I'll guess you already read about or saw a TV clip about all the hundreds of congressional staffers who issued a previously unheard of public appeal to members of the Senate-- including their bosses-- to vote to convict Trump on the House impeachment charges. As well as the unpardonable sin of overturning the American concept of the peaceful transition of power-- for which Trump should have been summarily executed-- for them, Trump and his allies had incited a violent and murderous mob to attack their workplace. An excerpt:
But there were more subtle ways Trump damaged our country as well, reasons the Russians and others who wish this country ill were so enthusiastic about seeing Trump in the White House. Yesterday I saw a disturbing report from Bloomberg News about how the U.S. has fallen out of the top 10 nations in terms of innovation. This is the list with rankings from 2020 ---> 2021:
1- Germany ---> 4
2- South Korea ---> 1
3- Singapore ---> 2
4- Switzerland ---> 3
5- Sweden ---> 5
6- Israel ---> 7
7- Finland ---> 8
8- Denmark ---> 6
9- U.S. ---> 11
10- France ---> 13
New to the top ten:
Netherlands: 13 ---> 9
Austria: 11 ---> 10
5 other countries of great interest:
12- Japan ---> 12
15- China ---> 16
18- U.K. ---> 18
22- Canada ---> 21
26- Russia ---> 24
This index, reported Bloomberg "analyzes dozens of criteria using seven equally weighted metrics, including research and development spending, manufacturing capability and concentration of high-tech public companies. The 2021 rankings reflect a world where the fight against Covid-19 has brought innovation to the fore-- from government efforts to contain the pandemic, to the digital infrastructure that’s allowed economies to work through it, and the race to develop vaccines that can end it. 'In the year of Covid and facing the urgency of climate change, the importance of innovation fundamentals only increases,' said Catherine Mann, global chief economist at Citigroup Inc. 'Innovation is often measured by new ideas, new products and new services,' she said, but it’s their 'diffusion and adoption' that is the real metric of success." The U.S. was obviously hampered by a self-serving president with no affinity towards either science or public service.
Korea’s return to the top spot is mainly due to an increase in patent activity, where it ranks top, alongside a strong performance in R&D and manufacturing.
There’s near-total agreement in South Korea that “R&D is essential to have a future,” said Lee Kyung-mook, a professor of business management at Seoul National University. “It’s sandwiched between more developed nations, which still outperform them in technology, and China that is catching up fast relying on lower labor costs.”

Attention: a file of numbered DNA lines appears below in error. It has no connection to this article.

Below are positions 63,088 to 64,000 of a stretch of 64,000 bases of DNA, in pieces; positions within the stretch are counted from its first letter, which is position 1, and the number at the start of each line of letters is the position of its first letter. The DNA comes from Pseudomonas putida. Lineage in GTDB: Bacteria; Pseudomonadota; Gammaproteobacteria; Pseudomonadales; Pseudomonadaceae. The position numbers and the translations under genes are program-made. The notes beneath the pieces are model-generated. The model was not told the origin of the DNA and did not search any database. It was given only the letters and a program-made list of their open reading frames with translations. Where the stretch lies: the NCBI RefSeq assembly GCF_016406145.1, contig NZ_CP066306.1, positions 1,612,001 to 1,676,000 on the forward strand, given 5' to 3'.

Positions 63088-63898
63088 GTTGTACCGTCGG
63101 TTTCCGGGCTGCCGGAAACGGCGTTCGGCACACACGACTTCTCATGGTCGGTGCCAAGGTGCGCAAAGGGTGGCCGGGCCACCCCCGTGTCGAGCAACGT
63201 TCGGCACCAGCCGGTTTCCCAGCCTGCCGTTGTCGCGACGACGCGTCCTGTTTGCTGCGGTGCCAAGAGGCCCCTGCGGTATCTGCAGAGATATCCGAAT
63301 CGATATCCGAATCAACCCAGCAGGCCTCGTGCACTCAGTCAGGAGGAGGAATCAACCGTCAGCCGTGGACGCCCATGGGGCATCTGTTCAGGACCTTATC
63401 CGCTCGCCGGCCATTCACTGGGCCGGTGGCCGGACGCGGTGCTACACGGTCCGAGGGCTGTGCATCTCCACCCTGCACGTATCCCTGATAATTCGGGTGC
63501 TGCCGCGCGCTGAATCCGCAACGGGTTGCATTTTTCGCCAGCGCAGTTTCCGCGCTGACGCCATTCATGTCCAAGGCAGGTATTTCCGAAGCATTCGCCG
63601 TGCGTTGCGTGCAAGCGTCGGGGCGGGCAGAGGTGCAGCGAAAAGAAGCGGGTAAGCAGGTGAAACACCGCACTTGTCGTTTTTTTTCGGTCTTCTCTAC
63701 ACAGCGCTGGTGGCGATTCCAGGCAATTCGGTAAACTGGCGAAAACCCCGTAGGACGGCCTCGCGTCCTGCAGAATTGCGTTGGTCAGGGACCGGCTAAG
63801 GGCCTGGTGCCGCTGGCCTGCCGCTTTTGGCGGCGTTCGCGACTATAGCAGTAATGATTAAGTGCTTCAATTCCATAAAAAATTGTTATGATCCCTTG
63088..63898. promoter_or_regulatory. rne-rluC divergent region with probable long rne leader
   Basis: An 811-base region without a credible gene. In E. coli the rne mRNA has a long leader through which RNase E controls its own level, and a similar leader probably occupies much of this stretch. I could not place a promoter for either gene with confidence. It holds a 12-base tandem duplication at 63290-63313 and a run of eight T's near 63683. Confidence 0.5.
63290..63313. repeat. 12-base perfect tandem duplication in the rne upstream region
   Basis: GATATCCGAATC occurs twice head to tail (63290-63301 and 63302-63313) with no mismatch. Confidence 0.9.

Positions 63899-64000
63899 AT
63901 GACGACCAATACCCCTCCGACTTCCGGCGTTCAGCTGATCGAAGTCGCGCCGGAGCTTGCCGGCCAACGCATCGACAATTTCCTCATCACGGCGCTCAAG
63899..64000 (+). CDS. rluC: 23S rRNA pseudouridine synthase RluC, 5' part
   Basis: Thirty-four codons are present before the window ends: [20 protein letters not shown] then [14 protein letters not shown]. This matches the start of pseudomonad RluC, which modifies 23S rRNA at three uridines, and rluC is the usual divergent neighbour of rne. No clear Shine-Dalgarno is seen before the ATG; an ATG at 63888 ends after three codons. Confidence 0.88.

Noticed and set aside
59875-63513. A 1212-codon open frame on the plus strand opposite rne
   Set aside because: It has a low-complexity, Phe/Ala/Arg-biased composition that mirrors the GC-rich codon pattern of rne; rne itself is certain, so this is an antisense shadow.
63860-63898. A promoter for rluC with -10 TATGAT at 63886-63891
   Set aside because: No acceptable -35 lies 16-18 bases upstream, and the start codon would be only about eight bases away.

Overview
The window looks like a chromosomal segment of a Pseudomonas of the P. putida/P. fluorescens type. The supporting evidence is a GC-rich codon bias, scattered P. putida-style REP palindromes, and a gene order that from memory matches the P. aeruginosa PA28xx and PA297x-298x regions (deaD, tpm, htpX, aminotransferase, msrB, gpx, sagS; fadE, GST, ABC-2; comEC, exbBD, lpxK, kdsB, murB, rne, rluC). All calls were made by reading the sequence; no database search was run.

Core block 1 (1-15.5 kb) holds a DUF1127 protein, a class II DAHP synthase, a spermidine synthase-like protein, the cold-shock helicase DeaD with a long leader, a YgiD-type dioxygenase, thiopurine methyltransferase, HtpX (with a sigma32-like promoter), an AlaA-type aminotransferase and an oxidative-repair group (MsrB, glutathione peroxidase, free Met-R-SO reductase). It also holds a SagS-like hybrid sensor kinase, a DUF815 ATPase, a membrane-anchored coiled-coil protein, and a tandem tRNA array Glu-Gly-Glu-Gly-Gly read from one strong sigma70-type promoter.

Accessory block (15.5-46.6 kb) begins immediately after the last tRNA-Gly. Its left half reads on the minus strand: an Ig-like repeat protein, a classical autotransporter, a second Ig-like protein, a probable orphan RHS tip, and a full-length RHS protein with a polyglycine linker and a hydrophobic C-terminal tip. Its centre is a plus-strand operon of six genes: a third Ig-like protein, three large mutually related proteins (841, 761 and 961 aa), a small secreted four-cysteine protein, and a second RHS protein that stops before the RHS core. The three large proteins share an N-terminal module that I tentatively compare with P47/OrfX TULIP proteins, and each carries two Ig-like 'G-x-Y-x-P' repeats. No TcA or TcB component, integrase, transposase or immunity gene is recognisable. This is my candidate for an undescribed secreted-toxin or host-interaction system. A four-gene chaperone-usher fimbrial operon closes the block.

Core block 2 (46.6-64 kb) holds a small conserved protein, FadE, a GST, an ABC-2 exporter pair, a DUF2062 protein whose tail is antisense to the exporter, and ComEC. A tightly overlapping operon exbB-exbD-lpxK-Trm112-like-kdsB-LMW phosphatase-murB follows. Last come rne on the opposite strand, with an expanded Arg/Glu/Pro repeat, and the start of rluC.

Second-placed Singapore, which has been allocating budget funds to help workers and companies transition to a digital economy, also scores high for manufacturing-- and its globally competitive universities put it top of the tertiary education gauge. Switzerland, a leader in financial and biological technology, ranks near the top in both of the index’s research categories.
Germany’s loss of the crown follows a warning two years ago by Juergen Michels, chief economist of Bayerische Landesbank, who said the country lacked skilled workers and a proper strategy for next-generation technology.
As the two biggest economies, the U.S. and China account for much of the world’s innovation, and they’re also locked in a battle over key areas of policy like intellectual property rights. The gap between them has steadily declined over the liftetime of the index. This year, both saw their rankings decline.
The U.S., which topped the first Bloomberg Innovation Index in 2013, dropped two places to 11th. In a report last year, the National Science Board found that “where once the U.S. was the uncontested leader in science and engineering, we are now playing a less dominant role.”
The country scores badly in higher education, even though U.S. universities are world-famous. That underperformance was likely made worse by obstacles to foreign students, who are usually prominent in science and technology classes-- first due to the Trump administration’s visa policies, and later to the pandemic.
New President Joe Biden ran on a promise to reinvigorate U.S. manufacturing with a $300 billion investment in R&D and breakthrough technologies, a policy he labeled “Innovate in America.”
Sung Won Sohn, an economist at Loyola Marymount University in Los Angeles, says the U.S. is still in the vanguard-- but nowadays its innovations tend to come from smaller companies, and take longer to reach the consumer. “There are a lot of new ideas from many start-ups,” he said. “It will take time for the ideas to be translated into marketable products.”
And don't be so certain that Americans aren't aware of what's going on around them. They sense they and their families are being brutally squeezed by a voracious transpartisan establishment battling ceaselessly to maintain the status quo.